You will seek Me and find Me when you seek Me with all of your heart. Jeremiah 29:13
To God be the Glory
Last year on Election Day, the faces of soldiers, suffragettes, and Civil Rights activists stared accusingly at me from my Facebook page with the caption: ”Don’t forget to vote. They died so you could.”
These brave Americans were willing to be mocked, beaten, tortured, and killed to cast a ballot and determine the fate of this country. They poured out their blood and sweat, tears and agony so that today you and I can walk inside a voting booth and vote without fear or being coerced.
We are often frustrated by the poor quality of the candidates or by those running unopposed. But how would those courageous faces react to our mantra, “It doesn’t really matter—it’s the lesser of two evils?” What would they think about how few intelligent, thoughtful, ethical, and reasonable candidates appear on the ballot?
As citizens of the United States of America, God has gifted us with a unique privilege. Our history reveals a nation birthed through Divine providence according to most of the founding fathers. Although the freedoms we enjoy today were not universal until recent decades, all adult citizens now have the right to vote (unless a convicted felon). God has placed us in a time and place where we have an unparalleled opportunity to determine the direction and priorities of our government.
Working together, we can fix the government’s current tangled web of budget mismanagement and overspending. This debacle is not the fault of any one party, but of an ideology on both sides of the aisle that says, “What’s in it for me?”
John F. Kennedy said, “Ask not what your country can do for you, but what you can do for your country.”
What can we do? It’s been said, “We can do anything once we’ve prayed; but until we’ve prayed, we can do nothing.” Nothing has the power to impact this country more than prayer. Second Chronicles 7:14 promises, “If my people, which are called by my name, shall humble themselves, and pray, and seek my face, and turn from their wicked ways; then will I hear from heaven, and will forgive their sin, and will heal their land.”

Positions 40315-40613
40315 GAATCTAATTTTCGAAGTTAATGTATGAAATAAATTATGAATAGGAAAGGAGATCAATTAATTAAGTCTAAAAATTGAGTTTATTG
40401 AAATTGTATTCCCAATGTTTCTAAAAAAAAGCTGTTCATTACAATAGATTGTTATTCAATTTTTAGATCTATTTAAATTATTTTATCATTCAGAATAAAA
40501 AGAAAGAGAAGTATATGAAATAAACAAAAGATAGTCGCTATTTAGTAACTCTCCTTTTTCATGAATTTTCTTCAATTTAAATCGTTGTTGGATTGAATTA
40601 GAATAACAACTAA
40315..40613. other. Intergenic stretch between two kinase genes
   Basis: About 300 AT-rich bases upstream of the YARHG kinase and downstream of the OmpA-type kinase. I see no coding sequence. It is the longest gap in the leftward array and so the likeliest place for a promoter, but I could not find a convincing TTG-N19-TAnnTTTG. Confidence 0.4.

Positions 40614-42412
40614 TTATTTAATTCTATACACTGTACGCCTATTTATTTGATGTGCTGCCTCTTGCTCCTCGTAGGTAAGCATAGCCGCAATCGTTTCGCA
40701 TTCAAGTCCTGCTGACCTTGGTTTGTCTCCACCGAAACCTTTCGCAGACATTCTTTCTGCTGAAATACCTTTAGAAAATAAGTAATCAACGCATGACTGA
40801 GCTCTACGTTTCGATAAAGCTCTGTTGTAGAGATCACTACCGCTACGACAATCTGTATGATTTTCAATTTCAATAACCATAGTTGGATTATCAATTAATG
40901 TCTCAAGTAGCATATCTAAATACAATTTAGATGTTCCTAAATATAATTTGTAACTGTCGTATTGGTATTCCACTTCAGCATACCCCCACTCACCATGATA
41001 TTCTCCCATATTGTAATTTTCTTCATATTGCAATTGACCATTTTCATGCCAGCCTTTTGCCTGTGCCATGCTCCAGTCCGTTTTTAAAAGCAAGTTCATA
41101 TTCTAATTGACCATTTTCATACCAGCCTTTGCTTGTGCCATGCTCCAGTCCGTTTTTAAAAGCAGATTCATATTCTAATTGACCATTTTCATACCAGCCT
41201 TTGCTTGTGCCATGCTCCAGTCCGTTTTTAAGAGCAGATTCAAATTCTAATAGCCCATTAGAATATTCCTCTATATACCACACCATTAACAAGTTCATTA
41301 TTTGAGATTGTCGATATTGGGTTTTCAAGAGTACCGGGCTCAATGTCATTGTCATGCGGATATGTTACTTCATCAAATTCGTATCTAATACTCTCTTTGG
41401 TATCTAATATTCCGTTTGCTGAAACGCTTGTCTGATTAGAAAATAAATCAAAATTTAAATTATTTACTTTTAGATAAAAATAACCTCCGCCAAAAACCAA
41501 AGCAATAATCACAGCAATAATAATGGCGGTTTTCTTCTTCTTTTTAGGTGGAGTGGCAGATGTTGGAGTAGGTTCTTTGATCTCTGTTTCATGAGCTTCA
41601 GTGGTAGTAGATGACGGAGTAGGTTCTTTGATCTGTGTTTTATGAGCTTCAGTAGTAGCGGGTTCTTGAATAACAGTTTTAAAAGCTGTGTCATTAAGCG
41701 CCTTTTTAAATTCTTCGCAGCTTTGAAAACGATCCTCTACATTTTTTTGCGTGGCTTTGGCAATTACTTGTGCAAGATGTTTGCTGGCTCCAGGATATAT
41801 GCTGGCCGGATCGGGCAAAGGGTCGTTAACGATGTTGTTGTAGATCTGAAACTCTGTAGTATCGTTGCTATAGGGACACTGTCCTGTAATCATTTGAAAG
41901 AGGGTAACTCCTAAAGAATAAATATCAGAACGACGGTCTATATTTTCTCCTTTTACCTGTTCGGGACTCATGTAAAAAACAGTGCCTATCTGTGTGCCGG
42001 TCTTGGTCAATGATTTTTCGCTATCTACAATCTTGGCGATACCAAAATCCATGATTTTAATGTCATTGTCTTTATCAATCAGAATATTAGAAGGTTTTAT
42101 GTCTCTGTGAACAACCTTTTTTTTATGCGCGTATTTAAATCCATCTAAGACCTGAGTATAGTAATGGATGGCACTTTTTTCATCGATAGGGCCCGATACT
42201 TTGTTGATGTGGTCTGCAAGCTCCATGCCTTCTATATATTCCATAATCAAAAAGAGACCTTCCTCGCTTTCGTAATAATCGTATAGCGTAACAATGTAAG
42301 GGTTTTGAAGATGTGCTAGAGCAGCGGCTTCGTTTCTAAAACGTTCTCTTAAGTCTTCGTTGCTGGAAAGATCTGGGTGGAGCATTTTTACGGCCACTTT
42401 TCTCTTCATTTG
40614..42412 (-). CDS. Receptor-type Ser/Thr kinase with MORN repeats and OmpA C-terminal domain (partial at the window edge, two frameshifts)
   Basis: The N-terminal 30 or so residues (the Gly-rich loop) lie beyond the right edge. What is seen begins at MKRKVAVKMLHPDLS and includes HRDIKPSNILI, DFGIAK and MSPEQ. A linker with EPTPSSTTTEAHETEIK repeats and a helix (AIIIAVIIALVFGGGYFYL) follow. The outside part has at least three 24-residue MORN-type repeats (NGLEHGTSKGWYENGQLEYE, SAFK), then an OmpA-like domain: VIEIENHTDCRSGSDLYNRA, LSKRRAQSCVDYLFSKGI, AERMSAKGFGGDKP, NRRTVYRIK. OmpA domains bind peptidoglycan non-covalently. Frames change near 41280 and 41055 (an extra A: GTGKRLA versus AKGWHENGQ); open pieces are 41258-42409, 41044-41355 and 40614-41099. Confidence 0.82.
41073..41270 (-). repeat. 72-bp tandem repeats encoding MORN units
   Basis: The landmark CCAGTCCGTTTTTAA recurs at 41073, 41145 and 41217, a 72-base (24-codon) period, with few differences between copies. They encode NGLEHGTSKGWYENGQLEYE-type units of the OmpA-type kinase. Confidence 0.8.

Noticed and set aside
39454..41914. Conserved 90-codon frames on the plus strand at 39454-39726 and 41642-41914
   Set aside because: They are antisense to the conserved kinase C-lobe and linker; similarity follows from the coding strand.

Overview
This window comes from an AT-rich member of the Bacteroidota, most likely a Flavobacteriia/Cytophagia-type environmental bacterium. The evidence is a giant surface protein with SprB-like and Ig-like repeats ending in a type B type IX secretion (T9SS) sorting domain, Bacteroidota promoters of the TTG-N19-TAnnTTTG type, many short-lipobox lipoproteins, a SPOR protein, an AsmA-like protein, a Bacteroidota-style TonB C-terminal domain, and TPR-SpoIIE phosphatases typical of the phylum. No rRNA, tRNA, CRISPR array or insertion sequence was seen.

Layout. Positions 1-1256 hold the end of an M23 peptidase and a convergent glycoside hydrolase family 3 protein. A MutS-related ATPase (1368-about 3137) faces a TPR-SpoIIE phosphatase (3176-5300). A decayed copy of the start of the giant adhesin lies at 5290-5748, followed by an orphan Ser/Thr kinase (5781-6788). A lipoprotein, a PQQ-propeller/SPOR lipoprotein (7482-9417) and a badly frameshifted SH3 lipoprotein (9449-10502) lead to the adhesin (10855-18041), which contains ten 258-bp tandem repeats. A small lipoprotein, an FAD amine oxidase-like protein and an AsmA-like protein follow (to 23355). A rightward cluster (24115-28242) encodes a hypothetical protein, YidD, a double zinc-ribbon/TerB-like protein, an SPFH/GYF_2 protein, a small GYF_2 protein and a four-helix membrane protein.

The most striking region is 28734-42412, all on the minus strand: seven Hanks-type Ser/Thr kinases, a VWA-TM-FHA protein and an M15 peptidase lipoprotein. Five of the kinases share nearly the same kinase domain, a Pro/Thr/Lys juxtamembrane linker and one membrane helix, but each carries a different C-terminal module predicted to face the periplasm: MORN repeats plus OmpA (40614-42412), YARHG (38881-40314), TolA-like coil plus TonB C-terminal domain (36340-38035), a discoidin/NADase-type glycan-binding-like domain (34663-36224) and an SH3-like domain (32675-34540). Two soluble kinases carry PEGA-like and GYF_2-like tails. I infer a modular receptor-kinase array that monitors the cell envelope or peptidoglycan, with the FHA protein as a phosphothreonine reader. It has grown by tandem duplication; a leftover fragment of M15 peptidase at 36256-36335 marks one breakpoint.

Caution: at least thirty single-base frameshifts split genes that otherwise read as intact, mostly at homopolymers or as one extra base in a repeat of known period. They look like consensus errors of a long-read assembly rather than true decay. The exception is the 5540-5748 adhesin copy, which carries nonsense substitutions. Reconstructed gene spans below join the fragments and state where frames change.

Notice the prerequisite to prayer: “Humble ourselves.”
We must first recognize that we are who we are, as a person, as a church, and as a nation, only by the grace of Almighty God. If our country’s current quandary doesn’t move us to humility, what will?
We also must “seek [His] face and turn from [our] wicked ways.” Seeking God’s face is different than seeking His hand. Instead of asking God to bless our “all-about-me” behavior, we seek His approval by turning from our narcissistic focus to His self-sacrificing ways.
That means putting the needs of others before our own. It means sacrificing everything—maybe even our lives—for something more important than our own comfort. Just like those who purchased our right to vote with their blood.
To God be the Glory
Felicia Bowen Bridges writes non-fiction short stories and novels depicting God’s grace, sovereignty and power. She is a contributing writer in God’s Provision in Tough Times. Follow her lessons learned from God’s Word at: Psalms204.blogspot.comRead More